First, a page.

Cambodia has reported two fatal infections linked to H5N1 avian influenza, though it’s not yet known whether the virus belongs to the 184.108.40.206c clade known to circulate in the country’s poultry or if the deaths involve the 220.127.116.11b clade circulating more globally.
Two cases from neighboring provinces
The health ministry posted a notice yesterday about the first patient, a 50-year-old man from Svay Rieng province, on its Facebook page. The notice was picked up by FluTrackers, an infectious disease news message board, then translated and posted by FluTrackers and Avian Flu Diary (AFD), an infectious disease news blog.
The ministry report said more than 50 chickens had died at the man’s house and his neighbor’s house and that the birds were distributed for eating. Health officials are tracking down contacts and issuing public health warnings in the affected area.
Today, the ministry posted a notice about a second H5N1 case, which involves a 2-year-old girl from neighboring Prey Veng province who died from her infection, according to a translation posted by AFD. The report said investigators found dead chickens in the girl’s house.
New infections follow two similar cases from February
The two cases are the fourth to be reported from Cambodia this year. In February, Cambodia reported a fatal H5N1 case in a 11-year-old girl from Prey Veng province, along with a subsequent infection confirmed in her father, who was asymptomatic and was isolated at a hospital.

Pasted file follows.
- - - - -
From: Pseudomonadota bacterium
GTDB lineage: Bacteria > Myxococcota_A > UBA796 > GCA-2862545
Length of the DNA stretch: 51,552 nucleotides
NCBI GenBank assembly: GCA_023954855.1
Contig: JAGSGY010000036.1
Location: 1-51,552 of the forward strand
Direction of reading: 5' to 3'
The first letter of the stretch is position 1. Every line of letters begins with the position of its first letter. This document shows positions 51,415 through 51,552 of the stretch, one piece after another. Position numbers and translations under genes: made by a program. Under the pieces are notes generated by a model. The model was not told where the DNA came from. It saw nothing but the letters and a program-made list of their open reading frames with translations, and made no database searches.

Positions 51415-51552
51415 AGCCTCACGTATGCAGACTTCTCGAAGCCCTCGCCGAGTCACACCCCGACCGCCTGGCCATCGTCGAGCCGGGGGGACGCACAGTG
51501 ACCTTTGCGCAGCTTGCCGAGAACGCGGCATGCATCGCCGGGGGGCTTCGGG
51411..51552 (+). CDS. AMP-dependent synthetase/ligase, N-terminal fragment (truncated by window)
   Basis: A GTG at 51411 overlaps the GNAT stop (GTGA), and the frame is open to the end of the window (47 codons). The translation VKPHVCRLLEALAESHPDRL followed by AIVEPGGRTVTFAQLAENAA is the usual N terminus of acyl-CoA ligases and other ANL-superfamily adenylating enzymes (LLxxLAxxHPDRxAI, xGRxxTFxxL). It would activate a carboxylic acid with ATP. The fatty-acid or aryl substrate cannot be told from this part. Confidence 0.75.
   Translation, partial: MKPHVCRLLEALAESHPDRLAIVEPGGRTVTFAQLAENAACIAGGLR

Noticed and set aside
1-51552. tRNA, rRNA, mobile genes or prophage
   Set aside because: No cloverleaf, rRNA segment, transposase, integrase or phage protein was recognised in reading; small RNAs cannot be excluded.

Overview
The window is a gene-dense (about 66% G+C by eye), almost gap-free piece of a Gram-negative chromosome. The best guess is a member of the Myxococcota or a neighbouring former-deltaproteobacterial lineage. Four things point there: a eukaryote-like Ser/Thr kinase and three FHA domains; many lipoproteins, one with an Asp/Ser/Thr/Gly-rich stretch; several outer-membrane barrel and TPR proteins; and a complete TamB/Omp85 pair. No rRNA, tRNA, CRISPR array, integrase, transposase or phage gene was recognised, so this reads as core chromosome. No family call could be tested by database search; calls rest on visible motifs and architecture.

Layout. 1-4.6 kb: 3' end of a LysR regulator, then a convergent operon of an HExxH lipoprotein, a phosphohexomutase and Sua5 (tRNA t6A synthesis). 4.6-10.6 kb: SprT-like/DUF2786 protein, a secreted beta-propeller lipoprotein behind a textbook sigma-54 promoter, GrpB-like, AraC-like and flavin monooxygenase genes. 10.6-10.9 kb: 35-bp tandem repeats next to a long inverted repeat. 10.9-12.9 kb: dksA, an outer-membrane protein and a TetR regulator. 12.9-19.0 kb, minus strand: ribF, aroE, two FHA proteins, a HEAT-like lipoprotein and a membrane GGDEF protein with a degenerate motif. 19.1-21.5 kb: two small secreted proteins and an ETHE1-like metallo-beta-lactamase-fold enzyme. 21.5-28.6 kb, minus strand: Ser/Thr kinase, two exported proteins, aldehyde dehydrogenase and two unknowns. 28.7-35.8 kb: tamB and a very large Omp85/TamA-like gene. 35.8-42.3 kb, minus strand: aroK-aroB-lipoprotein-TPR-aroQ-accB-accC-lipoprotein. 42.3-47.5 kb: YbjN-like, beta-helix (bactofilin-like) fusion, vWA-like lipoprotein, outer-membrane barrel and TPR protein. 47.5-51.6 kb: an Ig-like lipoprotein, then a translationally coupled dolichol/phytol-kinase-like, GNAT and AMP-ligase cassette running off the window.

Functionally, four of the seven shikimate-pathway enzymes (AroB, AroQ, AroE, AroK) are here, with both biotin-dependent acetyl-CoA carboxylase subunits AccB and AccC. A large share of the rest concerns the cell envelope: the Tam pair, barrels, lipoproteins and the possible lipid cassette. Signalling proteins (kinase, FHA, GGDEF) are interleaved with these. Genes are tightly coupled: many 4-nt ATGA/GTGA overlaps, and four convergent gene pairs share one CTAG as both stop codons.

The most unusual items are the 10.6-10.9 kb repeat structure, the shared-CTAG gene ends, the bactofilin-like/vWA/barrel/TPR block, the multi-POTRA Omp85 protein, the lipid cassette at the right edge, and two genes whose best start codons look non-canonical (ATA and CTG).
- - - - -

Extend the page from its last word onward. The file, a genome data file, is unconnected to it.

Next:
The two cases in February marked Cambodia’s first H5N1 infections since 2014.
Genetic sequencing of samples from the patients found that the H5N1 virus belonged to the 18.104.22.168c clade, similar to viruses circulating in southeast Asia since 2014.
CDC updated H5N1 technical report
Since January 2022 and before the two latest cases were reported by Cambodia, 15 sporadic human H5N1 infections have been reported from eight countries, the US Centers for Disease Control and Prevention (CDC) said in a recently updated technical report. Some cases were severe or fatal, though some were asymptomatic and are thought to involve environmental contamination rather than true infection.
Nearly all the patients had been exposed to sick or dead poultry. Twelve of the cases involved the more recent 22.214.171.124b clade.
H5N1 continues to circulate in wild birds, poultry, and some mammals, such as marine animals (eg, seals in South America and in Washington state, fur farms in Finland). The CDC said its risk assessment hasn’t changed and that the overall threat to people remains low.
However, it added that close monitoring is needed to identify any changes in the virus that would make it easier to spread to and among people.